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The Galaxy on Earth: A Traveler's Guide to the Planet's Visionary Geography Paperback – August, 2002

4.2 out of 5 stars 4 customer reviews

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Editorial Reviews

From the Publisher

The key is, as above, so below, and in the middle, too.

That phrase may mean nothing to you now. By the time you have gotten halfway through this book, you will be hard put to believe it was not always obvious to you. You will see the world differently, and will experience yourself differently. Indeed, it would not be too much to say that this book provides you a way—regardless whether you travel widely, occasionally, or not at all—to become more fully yourself, and to see the world truly for the first time.

The ideas in this book can change your life, as they have changed mine. My friend Charles Sides mentioned in his preface that he and I went to Machu Picchu together. What he did not mention is that when we climbed Huena Picchu, the mountain that towers over the city, we went through an old tunnel and found ourselves looking across the Urubamba River at the wonderful mountain of Putucusi. I had carried with me a printed version of a meditation that Richard had led me though at Monticello (another sacred site) some months before. I pulled out that piece of paper and led Charles through it, with remarkable results that made believers of us both.

That meditation is included in this book, and it is part of the passport Richard provides you. It’s a passport that is sorely needed. For five centuries, since the Renaissance, we in the West have been held captive by the mistaken idea that the material world is all that is real. That idea has traveled world-wide, and holds almost every culture in thrall, even as the West begins, slowly, sluggishly, to shake it off.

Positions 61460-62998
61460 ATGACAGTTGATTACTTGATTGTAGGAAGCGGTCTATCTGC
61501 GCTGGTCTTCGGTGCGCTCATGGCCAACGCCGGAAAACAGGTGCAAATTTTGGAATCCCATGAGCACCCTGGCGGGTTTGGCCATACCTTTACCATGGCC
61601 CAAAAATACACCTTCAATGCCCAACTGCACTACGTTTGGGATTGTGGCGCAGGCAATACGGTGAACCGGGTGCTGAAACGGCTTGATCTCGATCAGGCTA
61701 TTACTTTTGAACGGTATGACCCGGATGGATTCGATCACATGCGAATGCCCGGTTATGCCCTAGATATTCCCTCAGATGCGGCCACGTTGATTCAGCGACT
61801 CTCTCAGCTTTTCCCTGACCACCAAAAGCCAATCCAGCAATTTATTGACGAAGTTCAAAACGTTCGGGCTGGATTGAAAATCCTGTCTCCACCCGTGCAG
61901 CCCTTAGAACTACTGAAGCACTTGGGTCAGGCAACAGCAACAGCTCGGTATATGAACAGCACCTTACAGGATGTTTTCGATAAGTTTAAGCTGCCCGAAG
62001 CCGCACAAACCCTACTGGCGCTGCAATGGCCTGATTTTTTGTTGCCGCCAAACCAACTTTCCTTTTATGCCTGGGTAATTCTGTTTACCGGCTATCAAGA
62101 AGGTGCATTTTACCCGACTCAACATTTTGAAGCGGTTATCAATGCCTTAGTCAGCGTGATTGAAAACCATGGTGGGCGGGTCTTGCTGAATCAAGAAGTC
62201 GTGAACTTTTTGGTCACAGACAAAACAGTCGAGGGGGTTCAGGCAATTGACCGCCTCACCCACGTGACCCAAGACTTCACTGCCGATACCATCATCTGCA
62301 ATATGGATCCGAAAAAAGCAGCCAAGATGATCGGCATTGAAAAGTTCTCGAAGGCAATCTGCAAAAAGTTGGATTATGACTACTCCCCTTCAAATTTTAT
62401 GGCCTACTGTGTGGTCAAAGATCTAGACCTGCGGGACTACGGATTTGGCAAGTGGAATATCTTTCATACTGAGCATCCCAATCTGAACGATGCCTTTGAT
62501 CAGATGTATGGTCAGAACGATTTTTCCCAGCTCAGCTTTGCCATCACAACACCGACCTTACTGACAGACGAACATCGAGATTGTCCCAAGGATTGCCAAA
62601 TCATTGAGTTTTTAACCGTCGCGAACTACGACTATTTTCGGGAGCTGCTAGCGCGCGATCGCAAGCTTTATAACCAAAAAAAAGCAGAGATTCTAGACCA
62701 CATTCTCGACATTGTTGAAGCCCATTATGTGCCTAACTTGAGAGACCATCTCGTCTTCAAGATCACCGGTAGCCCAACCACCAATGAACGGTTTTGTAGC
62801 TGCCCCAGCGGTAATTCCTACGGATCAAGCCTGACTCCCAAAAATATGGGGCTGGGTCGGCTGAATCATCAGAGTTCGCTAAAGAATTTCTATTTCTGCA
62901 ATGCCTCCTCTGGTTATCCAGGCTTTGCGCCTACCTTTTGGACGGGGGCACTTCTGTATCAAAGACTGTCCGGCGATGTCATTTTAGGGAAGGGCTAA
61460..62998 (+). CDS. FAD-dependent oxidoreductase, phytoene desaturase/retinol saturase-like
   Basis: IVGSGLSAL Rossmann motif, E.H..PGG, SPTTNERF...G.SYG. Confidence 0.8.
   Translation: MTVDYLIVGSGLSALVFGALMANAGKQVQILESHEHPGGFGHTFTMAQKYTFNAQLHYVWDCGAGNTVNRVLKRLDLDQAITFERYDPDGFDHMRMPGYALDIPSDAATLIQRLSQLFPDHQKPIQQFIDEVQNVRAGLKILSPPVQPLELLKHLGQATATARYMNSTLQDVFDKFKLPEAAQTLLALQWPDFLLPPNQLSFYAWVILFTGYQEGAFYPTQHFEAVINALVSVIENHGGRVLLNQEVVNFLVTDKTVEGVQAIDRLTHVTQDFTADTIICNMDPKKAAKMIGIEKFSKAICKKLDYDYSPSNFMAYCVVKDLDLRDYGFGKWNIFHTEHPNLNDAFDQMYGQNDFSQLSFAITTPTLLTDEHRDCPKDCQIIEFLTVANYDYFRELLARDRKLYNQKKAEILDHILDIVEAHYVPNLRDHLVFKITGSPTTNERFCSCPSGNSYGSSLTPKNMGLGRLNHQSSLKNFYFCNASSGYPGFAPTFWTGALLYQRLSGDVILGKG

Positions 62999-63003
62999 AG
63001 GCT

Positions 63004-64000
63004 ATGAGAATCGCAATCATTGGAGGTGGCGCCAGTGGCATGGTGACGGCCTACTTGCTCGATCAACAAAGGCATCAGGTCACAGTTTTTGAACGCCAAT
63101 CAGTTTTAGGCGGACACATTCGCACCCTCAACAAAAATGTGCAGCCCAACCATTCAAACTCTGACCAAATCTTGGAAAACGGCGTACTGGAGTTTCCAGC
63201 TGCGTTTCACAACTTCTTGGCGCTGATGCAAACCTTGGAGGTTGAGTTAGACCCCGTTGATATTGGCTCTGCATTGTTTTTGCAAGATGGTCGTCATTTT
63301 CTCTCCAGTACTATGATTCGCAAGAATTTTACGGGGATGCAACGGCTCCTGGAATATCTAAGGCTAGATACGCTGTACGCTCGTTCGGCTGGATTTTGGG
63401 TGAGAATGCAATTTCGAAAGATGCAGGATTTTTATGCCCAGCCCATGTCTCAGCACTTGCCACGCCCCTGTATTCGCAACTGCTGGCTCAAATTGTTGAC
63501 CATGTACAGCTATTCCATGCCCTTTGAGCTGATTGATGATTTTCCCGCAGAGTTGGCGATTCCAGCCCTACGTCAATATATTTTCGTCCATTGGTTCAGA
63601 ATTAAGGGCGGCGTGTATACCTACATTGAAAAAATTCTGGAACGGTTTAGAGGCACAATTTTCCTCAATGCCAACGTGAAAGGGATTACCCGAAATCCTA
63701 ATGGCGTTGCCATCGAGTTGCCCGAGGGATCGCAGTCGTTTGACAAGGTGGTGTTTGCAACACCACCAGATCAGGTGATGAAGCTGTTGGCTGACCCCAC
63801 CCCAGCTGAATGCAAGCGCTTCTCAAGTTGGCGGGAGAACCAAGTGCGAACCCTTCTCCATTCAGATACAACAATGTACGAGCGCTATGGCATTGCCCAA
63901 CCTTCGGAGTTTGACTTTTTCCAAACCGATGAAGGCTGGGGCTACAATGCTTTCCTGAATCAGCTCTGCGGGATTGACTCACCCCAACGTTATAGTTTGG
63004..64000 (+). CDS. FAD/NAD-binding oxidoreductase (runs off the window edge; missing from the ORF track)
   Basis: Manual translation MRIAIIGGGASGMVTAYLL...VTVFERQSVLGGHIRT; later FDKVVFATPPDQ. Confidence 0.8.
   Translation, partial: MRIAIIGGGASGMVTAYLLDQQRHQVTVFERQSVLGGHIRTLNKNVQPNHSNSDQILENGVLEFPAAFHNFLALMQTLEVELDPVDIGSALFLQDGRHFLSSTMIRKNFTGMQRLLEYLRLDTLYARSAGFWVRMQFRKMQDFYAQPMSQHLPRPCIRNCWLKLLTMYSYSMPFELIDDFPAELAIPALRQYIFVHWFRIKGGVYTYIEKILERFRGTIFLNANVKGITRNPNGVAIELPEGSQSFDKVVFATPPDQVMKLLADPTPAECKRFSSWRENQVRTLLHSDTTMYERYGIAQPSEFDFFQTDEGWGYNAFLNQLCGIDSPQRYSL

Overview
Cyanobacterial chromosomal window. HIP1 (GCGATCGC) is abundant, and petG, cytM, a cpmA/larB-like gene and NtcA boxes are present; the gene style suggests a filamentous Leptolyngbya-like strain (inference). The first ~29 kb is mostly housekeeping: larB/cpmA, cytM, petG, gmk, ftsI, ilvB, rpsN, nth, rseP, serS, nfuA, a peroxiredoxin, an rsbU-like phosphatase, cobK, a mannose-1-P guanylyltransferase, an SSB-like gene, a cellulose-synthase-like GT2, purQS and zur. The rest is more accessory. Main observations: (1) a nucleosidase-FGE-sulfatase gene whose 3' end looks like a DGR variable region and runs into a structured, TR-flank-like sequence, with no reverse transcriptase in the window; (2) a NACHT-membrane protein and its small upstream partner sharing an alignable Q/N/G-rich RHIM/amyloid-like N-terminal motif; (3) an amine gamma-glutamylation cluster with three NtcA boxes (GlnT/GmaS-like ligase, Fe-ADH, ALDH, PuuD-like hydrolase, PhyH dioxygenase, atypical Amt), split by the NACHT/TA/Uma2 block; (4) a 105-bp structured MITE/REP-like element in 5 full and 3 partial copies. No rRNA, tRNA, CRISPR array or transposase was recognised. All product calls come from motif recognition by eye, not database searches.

There is death in that idea. Nations can die of it. Civilizations can die of it. Just possibly, the world could die of it. Clearly, individuals can. And, oddly, many people who think of themselves as religious are as firmly entrapped in this perceptual materialism as are the militant atheists. For it is not so different to say, on the one hand, "this world is all there is," and to say, on the other hand, "there is another world, a spiritual world, but it is separate from this one."

It is true, this world is paralleled by the Other Side. But it is also true that this world, this material reality, is as holy as anywhere else. The question is, can you perceive it? Can you learn to perceive it? And what would happen to you when you did?

In The Galaxy on Earth, Richard Leviton sketches the world’s hidden reality. He provides instructions on how to experience this reality first-hand. And he grounds esoteric knowledge in mythology, history, and travelers’ impressions, which opens new links to portions of our cultural heritage that have been forgotten or mis-read.

That’s a lot to accomplish in one book. And of the things he accomplished, I am quite sure that providing a key to personal experience is the greatest. Indeed, one day while I was editing this book, I called him up and said, "I feel like I have been living in the presence of angels all day." It was a wonderful experience, one I hope you experience as well.

—Frank DeMarco, chairman
Hampton Roads Publishing Co., Inc.

About the Author

Health writer and editor Richard Leviton is the author of seven other books including Brain Builders, Physician, and The Healthy Living Space. He served as chief editor of Alternative Medicine magazine and senior writer for Yoga Journal. Leviton’s personal fascination with sacred sites led him to write Looking for Arthur (Barrytown, 1997), a mystical adventure delving into the ancient legends surrounding Glastonbury and King Arthur. He lives near Charlottesville, Virginia.

Product Details

  • Paperback: 600 pages
  • Publisher: Hampton Roads Publishing Company; First edition (August 2002)
  • Language: English
  • ISBN-10: 1571742220
  • ISBN-13: 978-1571742223
  • Product Dimensions: 9.1 x 7 x 1.3 inches
  • Shipping Weight: 2 pounds
  • Average Customer Review: 4.2 out of 5 stars  See all reviews (4 customer reviews)
  • Amazon Best Sellers Rank: #2,077,531 in Books (See Top 100 in Books)

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Customer Reviews

Top Customer Reviews